Newsletter Correction

(This article originally appeared in our 2016 Spring Newsletter)

Brandeis and Moses

By Rudy Kass

Joseph Bassett, a friend of mine who is a Presbyterian minister, recently sent me a book by Milner S. Ball, Professor of Law at the University of Georgia (and also a Presbyterian minister): (Duke University Press 2000).

Ball titles Chapter 3 of his book “Counsel for the Situation.” It is a reference to a response Louis D. Brandeis had made when criticized for representing conflicting interests: those of a corporate debtor and its creditors. Brandeis replied, “I should say that I was counsel for the situation... I was looking after the interests of everyone.”* Brandeis’ intellectual powers and his confidence that he could use them in the interests of everyone had not endeared him to several leaders of the Massachusetts Bar. The phrase came up at the 1916 Senate hearing on whether to confirm President Wilson’s nomination of Brandeis to the Supreme Court of the United States. It was offered as evidence of a breach of ethics.

Since 1916, acting as “counsel for the situation” has suffered some disfavor, albeit not regarded as impermissible. Consider, for example, five individuals seeking to launch a business and asking a lawyer to draft papers forming a limited liability partnership. Must each suffer the expense of a separate lawyer?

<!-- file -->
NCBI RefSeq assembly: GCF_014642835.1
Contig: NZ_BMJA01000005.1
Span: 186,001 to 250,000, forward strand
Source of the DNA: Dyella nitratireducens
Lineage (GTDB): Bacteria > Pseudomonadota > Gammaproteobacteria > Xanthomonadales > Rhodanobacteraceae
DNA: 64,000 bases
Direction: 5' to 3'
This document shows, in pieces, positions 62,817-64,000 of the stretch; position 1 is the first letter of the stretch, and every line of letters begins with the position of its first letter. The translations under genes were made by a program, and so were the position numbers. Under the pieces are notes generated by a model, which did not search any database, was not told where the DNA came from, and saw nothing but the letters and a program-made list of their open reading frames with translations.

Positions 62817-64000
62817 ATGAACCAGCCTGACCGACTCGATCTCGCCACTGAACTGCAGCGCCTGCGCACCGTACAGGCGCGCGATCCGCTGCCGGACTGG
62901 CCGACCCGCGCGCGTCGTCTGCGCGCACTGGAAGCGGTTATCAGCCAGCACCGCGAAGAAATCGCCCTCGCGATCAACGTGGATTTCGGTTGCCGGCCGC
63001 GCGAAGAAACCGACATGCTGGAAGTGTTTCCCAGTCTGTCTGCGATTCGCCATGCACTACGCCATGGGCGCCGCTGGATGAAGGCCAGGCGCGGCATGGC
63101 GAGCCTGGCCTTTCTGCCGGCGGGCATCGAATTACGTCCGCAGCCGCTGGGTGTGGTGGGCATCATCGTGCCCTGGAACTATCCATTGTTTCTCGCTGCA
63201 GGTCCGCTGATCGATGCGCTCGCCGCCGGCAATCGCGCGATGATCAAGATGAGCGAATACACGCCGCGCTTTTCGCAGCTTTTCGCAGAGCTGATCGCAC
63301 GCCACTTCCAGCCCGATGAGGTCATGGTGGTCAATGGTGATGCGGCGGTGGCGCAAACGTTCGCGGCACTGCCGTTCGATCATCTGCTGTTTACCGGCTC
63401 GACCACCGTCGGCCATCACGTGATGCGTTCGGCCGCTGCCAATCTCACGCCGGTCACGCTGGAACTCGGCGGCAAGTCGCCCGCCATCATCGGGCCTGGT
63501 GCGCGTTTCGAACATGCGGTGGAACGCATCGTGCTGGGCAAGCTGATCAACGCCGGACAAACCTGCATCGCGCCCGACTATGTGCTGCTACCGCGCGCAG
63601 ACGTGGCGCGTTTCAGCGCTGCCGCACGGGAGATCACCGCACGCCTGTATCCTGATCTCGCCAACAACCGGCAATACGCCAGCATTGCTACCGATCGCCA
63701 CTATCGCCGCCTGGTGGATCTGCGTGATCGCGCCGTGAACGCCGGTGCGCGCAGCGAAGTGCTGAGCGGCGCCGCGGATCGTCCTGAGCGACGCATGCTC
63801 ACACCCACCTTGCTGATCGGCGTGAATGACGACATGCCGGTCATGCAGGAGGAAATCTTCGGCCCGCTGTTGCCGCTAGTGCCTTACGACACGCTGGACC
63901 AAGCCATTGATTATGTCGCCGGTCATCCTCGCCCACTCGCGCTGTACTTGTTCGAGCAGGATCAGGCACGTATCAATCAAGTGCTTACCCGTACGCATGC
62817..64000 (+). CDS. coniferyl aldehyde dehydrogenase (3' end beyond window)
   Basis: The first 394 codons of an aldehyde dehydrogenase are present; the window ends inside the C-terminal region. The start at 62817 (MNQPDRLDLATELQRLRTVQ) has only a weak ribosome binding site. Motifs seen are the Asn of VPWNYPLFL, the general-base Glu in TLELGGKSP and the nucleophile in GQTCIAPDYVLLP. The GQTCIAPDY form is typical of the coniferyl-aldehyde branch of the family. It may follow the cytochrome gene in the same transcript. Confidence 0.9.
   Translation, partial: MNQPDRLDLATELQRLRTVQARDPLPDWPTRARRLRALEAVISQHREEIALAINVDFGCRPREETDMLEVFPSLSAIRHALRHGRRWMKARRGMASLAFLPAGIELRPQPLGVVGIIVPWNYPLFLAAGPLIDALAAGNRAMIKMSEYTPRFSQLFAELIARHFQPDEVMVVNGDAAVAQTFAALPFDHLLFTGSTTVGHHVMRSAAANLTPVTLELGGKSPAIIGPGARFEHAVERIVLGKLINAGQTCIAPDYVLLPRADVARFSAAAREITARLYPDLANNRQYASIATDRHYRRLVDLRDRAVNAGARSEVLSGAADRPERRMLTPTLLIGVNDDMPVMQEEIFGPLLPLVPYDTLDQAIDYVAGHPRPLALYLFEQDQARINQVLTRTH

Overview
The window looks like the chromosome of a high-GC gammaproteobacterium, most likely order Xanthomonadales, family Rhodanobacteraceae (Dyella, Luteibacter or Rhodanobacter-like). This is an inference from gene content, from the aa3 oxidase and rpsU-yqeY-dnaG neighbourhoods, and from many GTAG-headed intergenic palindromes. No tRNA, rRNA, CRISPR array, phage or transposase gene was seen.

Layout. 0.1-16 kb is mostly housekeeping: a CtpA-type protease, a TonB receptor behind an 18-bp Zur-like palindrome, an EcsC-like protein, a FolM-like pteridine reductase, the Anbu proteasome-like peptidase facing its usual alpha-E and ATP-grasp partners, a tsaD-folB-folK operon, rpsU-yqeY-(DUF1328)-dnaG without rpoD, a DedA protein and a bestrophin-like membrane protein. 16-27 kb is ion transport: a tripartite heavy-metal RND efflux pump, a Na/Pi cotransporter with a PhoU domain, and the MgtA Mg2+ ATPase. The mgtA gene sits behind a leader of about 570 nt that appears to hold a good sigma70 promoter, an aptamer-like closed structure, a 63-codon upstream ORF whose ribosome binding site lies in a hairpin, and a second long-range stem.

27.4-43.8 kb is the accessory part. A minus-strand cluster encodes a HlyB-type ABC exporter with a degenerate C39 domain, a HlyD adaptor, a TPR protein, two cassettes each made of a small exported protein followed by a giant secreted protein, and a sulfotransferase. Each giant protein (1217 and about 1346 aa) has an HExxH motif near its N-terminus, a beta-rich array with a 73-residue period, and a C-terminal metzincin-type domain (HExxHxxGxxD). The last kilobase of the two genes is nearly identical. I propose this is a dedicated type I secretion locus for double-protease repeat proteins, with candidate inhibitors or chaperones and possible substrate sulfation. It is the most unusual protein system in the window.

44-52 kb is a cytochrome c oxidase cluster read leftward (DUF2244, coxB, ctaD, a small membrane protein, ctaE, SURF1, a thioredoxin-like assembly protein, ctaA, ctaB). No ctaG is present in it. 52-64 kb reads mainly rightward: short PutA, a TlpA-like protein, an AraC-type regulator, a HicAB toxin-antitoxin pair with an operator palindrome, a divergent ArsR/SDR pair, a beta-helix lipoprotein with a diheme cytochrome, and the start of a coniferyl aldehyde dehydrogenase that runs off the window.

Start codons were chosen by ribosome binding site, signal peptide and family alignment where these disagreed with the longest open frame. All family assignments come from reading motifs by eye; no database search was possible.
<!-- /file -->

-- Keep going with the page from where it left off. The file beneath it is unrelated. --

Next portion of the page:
What has all this to do with a biblical saga? Professor

Ball posits that Moses acted as counsel for the situation as between God and the Israelites. Moses, upon God’s call, trudges up Mount Sinai whence God speaks the law to Moses and gives him the stone tablets. Moses descends to place the tablets in the ark and to speak to the people as the mouth of God. Moses, however, finds the people worshipping the golden calf and other gods of gold. God does not take this lightly and pronounces that his wrath may burn hot against the Israelites and he will consume them. Moses intercedes. He speaks to the Israelites about their sin of idolatry and, one presumes, their consequent peril.

Up the mountain again to intercede with God on behalf of the people, saying that they acknowledge their sin and shall obey God’s law. So it is that Moses acts on behalf of God and the People. Both Moses and the People rely on Moses as their spokesman. Was this counsel for the situation or was it mediation? More like the latter in that Moses shuttles back and forth, interceding at both ends. As mediations go, Moses was more directory than a mediator ordinarily is, although surely on the People’s end, Moses engaged in considerable risk assessment, as a mediator should and most often does. So here’s to Moses, the first mediator of record.

*During a recent panel discussion at Brandeis University marking the 100th anniversary of Brandeis’ appointment to the U.S. Supreme Court, three speakers remarked the resemblance of “counsel to the situation” to mediation.